> because that would be ridiculously confusing. For almost all purposes, if you
> want to target the same page you can use target="?" or formaction="?". Sure,
> there might be cases where that isn't quite as convenient as you might like,
> e.g. because you're POSTing to a URL with query parameters. So don't do that.
> Put the data in the POST payload, or in the path, or don't use both action=""
> and formaction="" in such situations.

It appears that each approach has different drawbacks, and that it's far from clear what the best approach is.

For instance, why does action=" " *need* to have a different behavior?
Comment 39 Luke Plant 2011-12-09 13:43:29 UTC

Perhaps we could approach this another way.

For browser authors, forbidding action="" has no effect - the spec tells them what to do when a document has action="" anyway, which is the same as what browsers do already.

For page authors, if the author doesn't care about validation, the restriction has no effect, whether for good or bad.

For page authors who do care about validation, we have the following cases (assuming the stats I found above):

1) 0.2% of page authors will be helped by avoiding the gotcha with base. However, these people would have been *equally* helped by the validator emitting a warning for them.

2) 6% of page authors (30 times the above number) will have a headache on their hands. They might decide to fix it in any number of wrong ways (see below), in which case their problem could get worse. If they are depending on 3rd party components or tools, they might not be able to fix their problem at all.

Please note that for some of these people, document validity can be a matter of law. Specifically, some bodies are required by law to have websites meet accessibility standards, the first requirement of which is that HTML must be valid. A restriction like this is legally binding on them. (I have worked in places like that in the past).

Could you explain why you rejected the option of emitting a warning for action="" or action=" "?  That would help anyone potentially affected by the 'base' gotcha, without hindering other people.


In response to your suggestions:

(In reply to comment #37)
> For almost all purposes, if you
> want to target the same page you can use target="?" or formaction="?".

This is a Really Bad Idea.

Specifying formaction="?" does not mean "the same page", it means "strip the query parameter" (at least in the browsers I've tested). Confusing these two ideas is bad in itself.

Further, for the form author, it often won't be known whether this is a safe thing to do or not. It can be easy to assume it will be safe, and it may indeed work in some circumstances, so you won't catch the problem immediately, but it will cause mysterious bugs in others cases. Given the way that in typical modern web development, forms will be reused and web frameworks will use query parameters for various things, the suggestion is likely to cause serious bugs.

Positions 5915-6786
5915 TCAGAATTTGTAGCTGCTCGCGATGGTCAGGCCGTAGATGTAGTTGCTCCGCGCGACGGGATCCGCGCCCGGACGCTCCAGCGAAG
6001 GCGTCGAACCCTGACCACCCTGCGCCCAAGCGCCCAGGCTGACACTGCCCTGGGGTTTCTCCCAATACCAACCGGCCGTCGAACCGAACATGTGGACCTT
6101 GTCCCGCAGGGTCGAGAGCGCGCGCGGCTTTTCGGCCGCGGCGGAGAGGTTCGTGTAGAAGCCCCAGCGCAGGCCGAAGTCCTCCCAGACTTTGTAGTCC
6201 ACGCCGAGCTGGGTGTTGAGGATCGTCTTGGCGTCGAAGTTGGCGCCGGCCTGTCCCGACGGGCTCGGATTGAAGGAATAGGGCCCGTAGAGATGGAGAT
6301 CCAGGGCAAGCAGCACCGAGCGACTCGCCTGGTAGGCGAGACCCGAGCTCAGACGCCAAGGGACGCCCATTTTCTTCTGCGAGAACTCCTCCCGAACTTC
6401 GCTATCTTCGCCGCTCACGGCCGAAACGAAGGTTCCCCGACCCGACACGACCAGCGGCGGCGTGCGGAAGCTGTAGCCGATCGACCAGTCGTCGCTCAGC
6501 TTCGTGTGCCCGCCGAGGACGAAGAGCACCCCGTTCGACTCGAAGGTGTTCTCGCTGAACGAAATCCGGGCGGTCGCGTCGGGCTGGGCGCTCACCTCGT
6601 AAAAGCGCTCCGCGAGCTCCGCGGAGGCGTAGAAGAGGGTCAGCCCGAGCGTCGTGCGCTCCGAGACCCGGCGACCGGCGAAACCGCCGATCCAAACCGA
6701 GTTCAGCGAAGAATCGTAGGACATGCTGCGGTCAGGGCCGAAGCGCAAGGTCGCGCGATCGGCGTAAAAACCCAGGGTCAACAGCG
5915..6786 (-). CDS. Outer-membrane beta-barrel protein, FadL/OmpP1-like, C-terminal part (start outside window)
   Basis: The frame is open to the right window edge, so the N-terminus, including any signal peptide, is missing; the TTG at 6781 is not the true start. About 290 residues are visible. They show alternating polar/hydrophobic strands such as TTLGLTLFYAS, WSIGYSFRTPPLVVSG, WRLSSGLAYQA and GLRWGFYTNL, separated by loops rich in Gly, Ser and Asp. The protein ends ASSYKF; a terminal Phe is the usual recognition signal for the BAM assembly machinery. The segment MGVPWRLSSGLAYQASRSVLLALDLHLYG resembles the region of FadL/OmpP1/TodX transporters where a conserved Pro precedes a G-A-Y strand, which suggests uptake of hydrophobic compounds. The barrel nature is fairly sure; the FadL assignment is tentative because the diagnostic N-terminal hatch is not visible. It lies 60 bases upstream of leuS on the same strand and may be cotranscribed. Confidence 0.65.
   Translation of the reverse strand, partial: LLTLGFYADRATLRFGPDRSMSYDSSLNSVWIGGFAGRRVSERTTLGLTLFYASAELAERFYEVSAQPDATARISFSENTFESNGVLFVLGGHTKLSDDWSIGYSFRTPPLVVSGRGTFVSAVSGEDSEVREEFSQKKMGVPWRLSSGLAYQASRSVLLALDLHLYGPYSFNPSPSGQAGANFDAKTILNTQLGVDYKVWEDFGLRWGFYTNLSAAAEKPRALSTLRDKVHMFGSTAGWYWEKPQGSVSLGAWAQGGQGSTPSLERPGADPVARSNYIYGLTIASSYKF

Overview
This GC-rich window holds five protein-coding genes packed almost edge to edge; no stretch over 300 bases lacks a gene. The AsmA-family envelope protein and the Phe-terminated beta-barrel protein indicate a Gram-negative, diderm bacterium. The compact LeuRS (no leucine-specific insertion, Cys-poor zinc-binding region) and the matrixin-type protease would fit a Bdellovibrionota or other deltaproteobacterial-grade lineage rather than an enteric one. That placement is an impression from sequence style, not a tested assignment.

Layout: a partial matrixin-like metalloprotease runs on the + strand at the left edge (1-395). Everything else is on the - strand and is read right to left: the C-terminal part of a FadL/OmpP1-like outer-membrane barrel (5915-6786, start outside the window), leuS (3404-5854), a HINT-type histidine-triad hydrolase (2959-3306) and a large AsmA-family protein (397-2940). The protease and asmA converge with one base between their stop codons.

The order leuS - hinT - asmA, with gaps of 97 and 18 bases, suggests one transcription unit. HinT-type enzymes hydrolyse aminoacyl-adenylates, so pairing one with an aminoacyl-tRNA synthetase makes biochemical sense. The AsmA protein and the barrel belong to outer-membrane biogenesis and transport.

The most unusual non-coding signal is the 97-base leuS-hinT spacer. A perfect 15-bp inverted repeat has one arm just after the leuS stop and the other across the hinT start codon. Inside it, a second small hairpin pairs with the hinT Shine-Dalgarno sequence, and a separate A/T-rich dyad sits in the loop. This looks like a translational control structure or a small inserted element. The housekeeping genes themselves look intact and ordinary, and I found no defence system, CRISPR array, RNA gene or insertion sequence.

This is *not* a hypothetical problem. In the Django web framework, due to the need for HTML5 validity, I changed some forms to use action="." (which did exactly the same as action="?" in the circumstances used - it strips the query parameters and posts to the same path). [1] (It never occurred to me to *omit* the @action attribute, BTW, but it wouldn't have been a solution anyway, for reasons described previously).

This, unfortunately, introduced a serious and insidious *data loss* bug [2], that was fortunately caught before the next release. That bug is the primary reason why I am here on this bug report.

Of course I can't blame the HTML5 spec for my bug. However, it did make it more likely, and the fact that putting action="?" or formaction="?" is such a tempting - but BAD - solution to the problem is another reason the spec should be changed.

Your second suggestion:

> Sure,
> there might be cases where that isn't quite as convenient as you 
> might like, e.g. because you're POSTing to a URL with query 
> parameters. So don't do that. Put the data in the POST payload, 
> or in the path, or don't use both action="" and formaction=""
> in such situations.

Are you seriously suggesting that when a developer finds they need an input with formaction="", and then discover this curious hole in the spec that doesn't allow what they need to do, they should then *rewrite* their request handling (and form generation, since they will now need a dynamically created form that can convert GET parameters into POST parameters, avoiding any potential clashes), *just* to get a valid HTML5 document?

Do I really need to explain the *many* reasons why that is a bad solution, or might be totally impractical in many situations? Quite honestly, I think this is more than a little insulting to web developers - as if they have nothing better to do with their time than to rewrite their apps to avoid a perfectly sensible technique when no decent rationale for doing so has been given. (You have not given any reasons why POSTing to a URL with query parameters is incorrect or bad practive). The amount of work required to make such a changes could be vast.

So, the fact remains that the spec has a clear bug in it - you cannot use the combination of a form that has a non-empty @action and a single input that needs a @formaction to specify the document's URL or the base URL.  Given that 94% of forms have non-empty @action, and 6% have empty @action, if @formaction sees any use at all, it doesn't seem at all unlikely that you will want to use non-empty @action with empty @formaction.